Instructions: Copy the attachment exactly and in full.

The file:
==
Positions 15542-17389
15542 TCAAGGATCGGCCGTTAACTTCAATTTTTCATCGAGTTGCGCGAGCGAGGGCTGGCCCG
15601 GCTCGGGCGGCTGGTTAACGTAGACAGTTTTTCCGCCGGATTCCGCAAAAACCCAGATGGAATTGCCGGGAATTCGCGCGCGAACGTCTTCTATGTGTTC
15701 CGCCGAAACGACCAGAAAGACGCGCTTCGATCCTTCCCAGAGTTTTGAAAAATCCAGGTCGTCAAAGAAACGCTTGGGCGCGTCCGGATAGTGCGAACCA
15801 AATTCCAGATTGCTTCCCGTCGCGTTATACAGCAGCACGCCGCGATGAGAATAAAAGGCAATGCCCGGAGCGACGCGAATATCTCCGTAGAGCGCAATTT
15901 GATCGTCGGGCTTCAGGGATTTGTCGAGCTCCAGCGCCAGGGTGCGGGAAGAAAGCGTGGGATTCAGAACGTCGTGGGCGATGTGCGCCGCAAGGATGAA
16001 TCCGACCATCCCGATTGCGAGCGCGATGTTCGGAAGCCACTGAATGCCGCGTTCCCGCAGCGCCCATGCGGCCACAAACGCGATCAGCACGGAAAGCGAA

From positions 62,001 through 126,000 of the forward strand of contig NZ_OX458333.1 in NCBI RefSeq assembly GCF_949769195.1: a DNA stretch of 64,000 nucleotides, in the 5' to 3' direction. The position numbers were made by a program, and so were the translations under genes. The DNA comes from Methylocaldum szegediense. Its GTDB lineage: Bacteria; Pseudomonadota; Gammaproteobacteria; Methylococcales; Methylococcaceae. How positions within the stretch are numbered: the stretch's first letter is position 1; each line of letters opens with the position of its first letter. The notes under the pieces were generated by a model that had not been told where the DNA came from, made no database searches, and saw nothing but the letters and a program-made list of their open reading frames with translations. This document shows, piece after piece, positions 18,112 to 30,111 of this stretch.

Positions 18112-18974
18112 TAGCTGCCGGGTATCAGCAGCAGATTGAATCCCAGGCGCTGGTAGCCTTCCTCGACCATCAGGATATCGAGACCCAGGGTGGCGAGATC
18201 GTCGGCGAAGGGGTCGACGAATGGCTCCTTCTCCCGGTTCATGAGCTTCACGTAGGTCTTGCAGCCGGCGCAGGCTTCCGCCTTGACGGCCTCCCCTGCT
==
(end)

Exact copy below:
Positions 15542-17389
15542 TCAAGGATCGGCCGTTAACTTCAATTTTTCATCGAGTTGCGCGAGCGAGGGCTGGCCCG
15601 GCTCGGGCGGCTGGTTAACGTAGACAGTTTTTCCGCCGGATTCCGCAAAAACCCAGATGGAATTGCCGGGAATTCGCGCGCGAACGTCTTCTATGTGTTC
15701 CGCCGAAACGACCAGAAAGACGCGCTTCGATCCTTCCCAGAGTTTTGAAAAATCCAGGTCGTCAAAGAAACGCTTGGGCGCGTCCGGATAGTGCGAACCA
15801 AATTCCAGATTGCTTCCCGTCGCGTTATACAGCAGCACGCCGCGATGAGAATAAAAGGCAATGCCCGGAGCGACGCGAATATCTCCGTAGAGCGCAATTT
15901 GATCGTCGGGCTTCAGGGATTTGTCGAGCTCCAGCGCCAGGGTGCGGGAAGAAAGCGTGGGATTCAGAACGTCGTGGGCGATGTGCGCCGCAAGGATGAA
16001 TCCGACCATCCCGATTGCGAGCGCGATGTTCGGAAGCCACTGAATGCCGCGTTCCCGCAGCGCCCATGCGGCCACAAACGCGATCAGCACGGAAAGCGAA

From positions 62,001 through 126,000 of the forward strand of contig NZ_OX458333.1 in NCBI RefSeq assembly GCF_949769195.1: a DNA stretch of 64,000 nucleotides, in the 5' to 3' direction. The position numbers were made by a program, and so were the translations under genes. The DNA comes from Methylocaldum szegediense. Its GTDB lineage: Bacteria; Pseudomonadota; Gammaproteobacteria; Methylococcales; Methylococcaceae. How positions within the stretch are numbered: the stretch's first letter is position 1; each line of letters opens with the position of its first letter. The notes under the pieces were generated by a model that had not been told where the DNA came from, made no database searches, and saw nothing but the letters and a program-made list of their open reading frames with translations. This document shows, piece after piece, positions 18,112 to 30,111 of this stretch.

Positions 18112-18974
18112 TAGCTGCCGGGTATCAGCAGCAGATTGAATCCCAGGCGCTGGTAGCCTTCCTCGACCATCAGGATATCGAGACCCAGGGTGGCGAGATC
18201 GTCGGCGAAGGGGTCGACGAATGGCTCCTTCTCCCGGTTCATGAGCTTCACGTAGGTCTTGCAGCCGGCGCAGGCTTCCGCCTTGACGGCCTCCCCTGCT